author = "Julie Thomson and Fiona Henderson and Anne Smith and Geoffrey Whittam",
note = "Author confirmed - Unpublished. There aren’t proceedings from those international conferences. ET 12/10/18",
year = "2018",
month = "7",
day = "12",
language = "English",

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AU - Thomson, Julie

AU - Henderson, Fiona

AU - Smith, Anne

AU - Whittam, Geoffrey

N1 - Author confirmed - Unpublished. There aren’t proceedings from those international conferences. ET 12/10/18

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N2 - A decade on from the 2008 crisis, austerity is changing the way public services are being delivered in rural areas in Scotland. As in the rest of the UK, there has been a marked shift in the delivery of some social welfare services to the third sector, and particularly to social enterprise (Sepulveda, 2015). The Scottish Government’s Social Enterprise Strategy 2016-2026 (Scottish Government, 2016) supports and encourages the growth of the social enterprise sector in Scotland. The rural social enterprise sector is proportionally much larger than in urban areas, with 34% of all Scottish enterprises located in rural areas despite just 18% of Scotland’s population living there (Social Value Lab, 2017). This paper presents evidence of social policies’ role in rural social enterprise failure which emerged during an investigation of the antecedents of social enterprise failure. This paper demonstrates how conflicting policy agendas have impacted local service provision through an in-depth analysis of the failure of a rural social enterprise that offered training and employment support to vulnerable and marginalised people across rural western Scotland. The findings are supplemented by emergent data from guided conversations with CEOs and managers of five other failed rural Scottish social enterprise initiatives. Analysis of this combined date suggests that wider Scottish and UK social policy can impact negatively upon social enterprise and contribute to such organisations’ failure. While some of these policies empower communities and rural organisations to take ownership of their economic development, others were found to be counterproductive and in fact undermine this same process.This paper concludes that a disconnect exists between national social policies and regional approaches to policy implementation which can constrain local regional economic development, and that this disconnect is encapsulated within the antecedents of social enterprise failure. ReferencesScottish Government (2016) Scotland’s Social Enterprise Strategy 2016-2026. Accessed 24 January 2018. http://www.gov.scot/Publications/2016/12/4404Social Value Lab (2017) Social enterprise in Scotland. Accessed 24 January 2018. http://www.socialenterprisescotland.org.uk/files/4de870c3a3.pdfSepulveda, L. (2015) Social enterprise – A new phenomenon in the field of economic and social welfare? Social policy & Administration,49(7), pp.842-861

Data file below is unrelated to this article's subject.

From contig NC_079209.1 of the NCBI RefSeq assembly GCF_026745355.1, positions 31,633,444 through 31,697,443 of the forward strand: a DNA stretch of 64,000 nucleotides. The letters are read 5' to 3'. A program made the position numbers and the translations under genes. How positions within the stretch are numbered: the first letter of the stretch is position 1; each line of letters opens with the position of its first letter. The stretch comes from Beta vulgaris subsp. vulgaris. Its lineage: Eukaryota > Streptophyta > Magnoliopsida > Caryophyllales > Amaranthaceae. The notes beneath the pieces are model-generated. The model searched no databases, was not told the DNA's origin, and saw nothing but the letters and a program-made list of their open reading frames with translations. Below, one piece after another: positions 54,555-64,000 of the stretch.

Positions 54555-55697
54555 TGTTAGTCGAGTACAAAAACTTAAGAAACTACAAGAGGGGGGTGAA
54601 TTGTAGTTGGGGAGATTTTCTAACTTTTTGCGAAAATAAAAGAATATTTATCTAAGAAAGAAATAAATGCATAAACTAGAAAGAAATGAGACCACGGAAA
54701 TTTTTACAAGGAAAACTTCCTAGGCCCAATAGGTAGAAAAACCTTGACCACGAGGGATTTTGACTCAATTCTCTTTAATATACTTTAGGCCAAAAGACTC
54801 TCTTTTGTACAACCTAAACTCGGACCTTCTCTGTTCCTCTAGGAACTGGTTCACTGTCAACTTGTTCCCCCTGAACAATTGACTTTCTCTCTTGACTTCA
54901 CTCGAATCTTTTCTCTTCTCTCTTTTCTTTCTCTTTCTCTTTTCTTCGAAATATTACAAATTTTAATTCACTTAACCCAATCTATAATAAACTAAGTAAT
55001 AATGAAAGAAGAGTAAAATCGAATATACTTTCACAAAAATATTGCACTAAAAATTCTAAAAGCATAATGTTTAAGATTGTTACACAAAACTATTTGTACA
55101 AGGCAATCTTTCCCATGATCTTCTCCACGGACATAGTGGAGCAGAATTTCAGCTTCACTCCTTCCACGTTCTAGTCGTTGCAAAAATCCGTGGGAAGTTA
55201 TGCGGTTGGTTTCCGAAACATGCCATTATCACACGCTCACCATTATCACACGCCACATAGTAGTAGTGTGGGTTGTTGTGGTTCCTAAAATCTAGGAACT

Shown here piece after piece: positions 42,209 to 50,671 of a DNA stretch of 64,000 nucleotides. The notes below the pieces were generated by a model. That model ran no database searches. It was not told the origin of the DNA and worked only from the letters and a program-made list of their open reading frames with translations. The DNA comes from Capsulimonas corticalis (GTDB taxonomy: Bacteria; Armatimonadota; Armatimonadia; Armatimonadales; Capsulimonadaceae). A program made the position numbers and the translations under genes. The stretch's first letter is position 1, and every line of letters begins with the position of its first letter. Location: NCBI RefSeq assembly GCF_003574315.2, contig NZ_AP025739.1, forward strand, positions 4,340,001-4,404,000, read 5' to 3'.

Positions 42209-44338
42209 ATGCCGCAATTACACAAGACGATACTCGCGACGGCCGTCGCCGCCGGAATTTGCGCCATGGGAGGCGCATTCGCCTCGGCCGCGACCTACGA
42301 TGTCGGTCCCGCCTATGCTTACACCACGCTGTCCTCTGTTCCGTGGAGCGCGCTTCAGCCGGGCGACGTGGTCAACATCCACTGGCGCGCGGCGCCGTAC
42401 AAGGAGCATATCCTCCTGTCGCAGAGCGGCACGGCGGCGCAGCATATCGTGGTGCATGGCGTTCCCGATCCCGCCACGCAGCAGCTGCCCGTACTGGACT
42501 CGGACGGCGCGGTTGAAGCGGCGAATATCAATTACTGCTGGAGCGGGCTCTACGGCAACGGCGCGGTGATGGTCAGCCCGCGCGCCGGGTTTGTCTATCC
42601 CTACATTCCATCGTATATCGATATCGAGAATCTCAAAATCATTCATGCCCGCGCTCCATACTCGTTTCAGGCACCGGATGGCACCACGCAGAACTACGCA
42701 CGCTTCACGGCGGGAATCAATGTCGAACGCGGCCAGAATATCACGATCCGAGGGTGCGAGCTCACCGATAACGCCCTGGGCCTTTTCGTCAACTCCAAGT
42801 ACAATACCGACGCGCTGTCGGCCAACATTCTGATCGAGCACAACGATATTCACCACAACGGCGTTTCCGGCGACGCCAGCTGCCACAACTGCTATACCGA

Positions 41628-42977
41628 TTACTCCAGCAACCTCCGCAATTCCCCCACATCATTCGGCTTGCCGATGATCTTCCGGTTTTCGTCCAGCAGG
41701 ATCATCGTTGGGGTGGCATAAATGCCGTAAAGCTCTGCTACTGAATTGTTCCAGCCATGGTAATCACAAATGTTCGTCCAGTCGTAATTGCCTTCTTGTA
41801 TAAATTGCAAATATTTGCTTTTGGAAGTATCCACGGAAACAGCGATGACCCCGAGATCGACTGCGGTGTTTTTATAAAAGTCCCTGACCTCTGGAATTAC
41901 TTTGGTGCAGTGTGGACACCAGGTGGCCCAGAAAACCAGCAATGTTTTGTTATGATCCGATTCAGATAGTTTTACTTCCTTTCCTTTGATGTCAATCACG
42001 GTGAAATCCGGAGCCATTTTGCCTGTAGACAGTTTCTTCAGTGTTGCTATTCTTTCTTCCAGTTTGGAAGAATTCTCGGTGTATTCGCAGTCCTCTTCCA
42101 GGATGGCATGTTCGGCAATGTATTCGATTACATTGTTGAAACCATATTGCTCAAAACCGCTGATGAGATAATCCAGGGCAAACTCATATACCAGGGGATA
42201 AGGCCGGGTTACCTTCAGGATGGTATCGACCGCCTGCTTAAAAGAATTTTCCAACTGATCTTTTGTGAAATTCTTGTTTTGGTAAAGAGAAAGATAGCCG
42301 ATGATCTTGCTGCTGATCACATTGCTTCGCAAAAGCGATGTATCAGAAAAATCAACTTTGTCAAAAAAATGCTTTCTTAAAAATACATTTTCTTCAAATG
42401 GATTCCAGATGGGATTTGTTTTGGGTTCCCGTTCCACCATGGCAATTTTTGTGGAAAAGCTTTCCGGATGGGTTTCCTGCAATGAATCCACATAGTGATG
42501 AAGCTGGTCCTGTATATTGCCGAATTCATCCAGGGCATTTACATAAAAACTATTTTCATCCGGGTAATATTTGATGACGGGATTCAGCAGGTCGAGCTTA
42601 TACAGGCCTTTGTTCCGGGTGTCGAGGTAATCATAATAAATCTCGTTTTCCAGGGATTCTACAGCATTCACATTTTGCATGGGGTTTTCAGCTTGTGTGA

AB - A decade on from the 2008 crisis, austerity is changing the way public services are being delivered in rural areas in Scotland. As in the rest of the UK, there has been a marked shift in the delivery of some social welfare services to the third sector, and particularly to social enterprise (Sepulveda, 2015). The Scottish Government’s Social Enterprise Strategy 2016-2026 (Scottish Government, 2016) supports and encourages the growth of the social enterprise sector in Scotland. The rural social enterprise sector is proportionally much larger than in urban areas, with 34% of all Scottish enterprises located in rural areas despite just 18% of Scotland’s population living there (Social Value Lab, 2017). This paper presents evidence of social policies’ role in rural social enterprise failure which emerged during an investigation of the antecedents of social enterprise failure. This paper demonstrates how conflicting policy agendas have impacted local service provision through an in-depth analysis of the failure of a rural social enterprise that offered training and employment support to vulnerable and marginalised people across rural western Scotland. The findings are supplemented by emergent data from guided conversations with CEOs and managers of five other failed rural Scottish social enterprise initiatives. Analysis of this combined date suggests that wider Scottish and UK social policy can impact negatively upon social enterprise and contribute to such organisations’ failure. While some of these policies empower communities and rural organisations to take ownership of their economic development, others were found to be counterproductive and in fact undermine this same process.This paper concludes that a disconnect exists between national social policies and regional approaches to policy implementation which can constrain local regional economic development, and that this disconnect is encapsulated within the antecedents of social enterprise failure. ReferencesScottish Government (2016) Scotland’s Social Enterprise Strategy 2016-2026. Accessed 24 January 2018. http://www.gov.scot/Publications/2016/12/4404Social Value Lab (2017) Social enterprise in Scotland. Accessed 24 January 2018. http://www.socialenterprisescotland.org.uk/files/4de870c3a3.pdfSepulveda, L. (2015) Social enterprise – A new phenomenon in the field of economic and social welfare? Social policy & Administration,49(7), pp.842-861